On cross-examination, Cook told jurors he has never before testified about the cause of death in a criminal case and that he was contacted by the defense to examine the case because the attorneys know his brother. Impact with the glass, Cook said, was enough to stop the pipe without its touching Barb’s seat.

Kendhammer said he found his wife leaning forward and “the pipe hanging there” when he opened her door.

“I don’t know if I threw the pipe or set it down but I got it out of the way,” he said.

Kendhammer said he tried to gently remove his wife from the seat but she was caught. He tugged on her body, causing both to fall backward and Barb to land on top of him with her head near the rear passenger tire. He tried life-saving measures before calling 911 at 8:06 a.m. and did not see a passerby on Bergum Coulee Road, he said.

“Did you take her head and bash it against the wheel rim?” Hurley asked.

“No.”

“Did you take a pipe and beat her in any way?”

“No.”

“Did you take the Bubba mug and smash it against her face?”

“No.”

“Have you ever hit Barb?”

“No. Never even raised my voice to Barb. Never hit her either.”

Barb sustained injuries encompassing her head and neck, and her husband had injuries to knuckles on both hands, scratches on both sides of his neck and scratches on his chest.

“And you’re saying those are inconsistent with a fight?” District Attorney Tim Gruenke asked the doctor.

“You can sustain those injuries in a fight, if that’s what you’re asking,” he said.

Barb could have sustained the injuries outside the car, Cook testified, although he believes “this was an incredibly bizarre accident.”

In Barb’s final moments at the hospital, Kendhammer said, he held her hand and kissed his wife of 25 years.

“I told her that I loved her, too, and I would take care of her mom,” he said, his voice cracking.

On cross-examination, Gruenke reminded Kendhammer that his initial statements about where the couple was headed that morning couldn’t be verified by either man he said owned the truck.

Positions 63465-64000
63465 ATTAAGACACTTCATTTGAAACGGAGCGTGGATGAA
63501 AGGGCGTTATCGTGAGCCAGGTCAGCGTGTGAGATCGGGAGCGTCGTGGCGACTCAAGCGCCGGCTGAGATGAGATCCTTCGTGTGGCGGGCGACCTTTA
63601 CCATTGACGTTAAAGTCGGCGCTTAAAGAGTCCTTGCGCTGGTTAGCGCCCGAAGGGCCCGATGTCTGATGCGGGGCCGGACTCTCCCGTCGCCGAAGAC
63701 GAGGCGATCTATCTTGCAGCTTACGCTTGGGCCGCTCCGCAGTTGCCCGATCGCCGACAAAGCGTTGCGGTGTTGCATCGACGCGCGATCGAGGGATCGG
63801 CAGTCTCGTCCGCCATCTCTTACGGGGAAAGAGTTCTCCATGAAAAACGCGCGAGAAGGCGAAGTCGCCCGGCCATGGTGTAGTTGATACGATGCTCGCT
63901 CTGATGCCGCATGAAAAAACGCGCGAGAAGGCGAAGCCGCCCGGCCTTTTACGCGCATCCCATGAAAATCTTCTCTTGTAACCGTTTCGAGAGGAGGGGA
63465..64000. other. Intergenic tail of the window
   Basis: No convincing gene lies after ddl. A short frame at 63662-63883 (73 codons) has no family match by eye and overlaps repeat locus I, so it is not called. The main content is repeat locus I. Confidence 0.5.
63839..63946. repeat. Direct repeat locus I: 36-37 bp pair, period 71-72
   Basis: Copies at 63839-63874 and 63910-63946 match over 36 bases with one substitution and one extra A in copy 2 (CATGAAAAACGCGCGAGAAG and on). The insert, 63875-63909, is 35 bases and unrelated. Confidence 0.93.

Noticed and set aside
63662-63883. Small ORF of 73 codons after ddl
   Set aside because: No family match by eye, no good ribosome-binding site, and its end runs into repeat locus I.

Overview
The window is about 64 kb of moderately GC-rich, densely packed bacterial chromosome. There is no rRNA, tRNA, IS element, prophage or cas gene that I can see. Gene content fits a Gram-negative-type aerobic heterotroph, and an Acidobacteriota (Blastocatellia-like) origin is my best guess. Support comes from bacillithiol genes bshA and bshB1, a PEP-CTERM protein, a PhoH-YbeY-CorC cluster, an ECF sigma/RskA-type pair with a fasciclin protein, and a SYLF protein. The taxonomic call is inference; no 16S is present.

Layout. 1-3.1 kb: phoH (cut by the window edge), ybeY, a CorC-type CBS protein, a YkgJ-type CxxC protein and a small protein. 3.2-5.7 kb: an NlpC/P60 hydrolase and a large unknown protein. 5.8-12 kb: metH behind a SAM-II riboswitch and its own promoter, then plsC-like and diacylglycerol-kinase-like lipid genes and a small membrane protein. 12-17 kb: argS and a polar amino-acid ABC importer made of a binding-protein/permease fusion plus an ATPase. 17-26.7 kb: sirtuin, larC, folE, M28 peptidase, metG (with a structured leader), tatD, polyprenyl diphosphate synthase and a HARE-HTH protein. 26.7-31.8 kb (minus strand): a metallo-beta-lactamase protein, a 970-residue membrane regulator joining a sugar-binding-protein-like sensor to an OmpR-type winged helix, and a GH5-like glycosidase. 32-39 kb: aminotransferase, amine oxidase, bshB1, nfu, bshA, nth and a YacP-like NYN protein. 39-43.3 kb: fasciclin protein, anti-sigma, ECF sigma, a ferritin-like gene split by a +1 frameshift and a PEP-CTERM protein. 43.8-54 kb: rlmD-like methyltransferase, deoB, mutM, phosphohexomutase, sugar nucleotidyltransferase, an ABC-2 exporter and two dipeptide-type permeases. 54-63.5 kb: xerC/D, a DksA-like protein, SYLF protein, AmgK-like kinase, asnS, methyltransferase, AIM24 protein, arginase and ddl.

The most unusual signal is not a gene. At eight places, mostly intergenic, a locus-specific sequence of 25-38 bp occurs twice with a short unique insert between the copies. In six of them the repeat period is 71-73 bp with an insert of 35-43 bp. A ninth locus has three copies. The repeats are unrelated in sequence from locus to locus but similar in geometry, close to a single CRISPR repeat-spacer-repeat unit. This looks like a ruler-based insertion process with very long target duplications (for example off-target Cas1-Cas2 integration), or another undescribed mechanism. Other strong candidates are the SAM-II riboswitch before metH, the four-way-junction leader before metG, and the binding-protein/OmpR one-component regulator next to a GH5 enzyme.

“And today you have a third story,” Gruenke said.

“No. I have a second story,” Kendhammer said.

“You were driving around looking for a man you’ve never talked to and don’t know where he lives, right?”

“Correct.”

Barb was scheduled to work at 8 a.m. and did not call to report that she would be late.

“She was not physically able to call because you had already hurt her, right?” Gruenke asked.

“No.”

Kendhammer couldn’t explain to jurors what caused the injuries to the knuckles on his right hand and scratches on his neck, or why he didn’t see the passerby on Bergum Coulee Road.

According to phone records, Kendhammer called Justin Heim seven minutes after investigators called him into the sheriff’s department. Kendhammer told jurors that he did not place that call. Investigators challenged his story about where the couple was driving that morning during his interview.

“Did you change your story for trial because you knew police had figured out your lies?” Gruenke said.

“No.”

The defense is expected to rest its case today.

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Police and courts reporter

Anne Jungen covers law enforcement and the criminal justice system in La Crosse County. She joined the Tribune reporting staff in December 2005. You can contact her directly at ajungen@lacrossetribune.com or 608-791-8224.

(2) comments

peeg

i haven't ever heard anything about where the pipe came from...if it did fall off of a truck, wouldn't the truck driver pull over and tighten the load back up

bloodstone

Hangman's noose no longer to be loose!!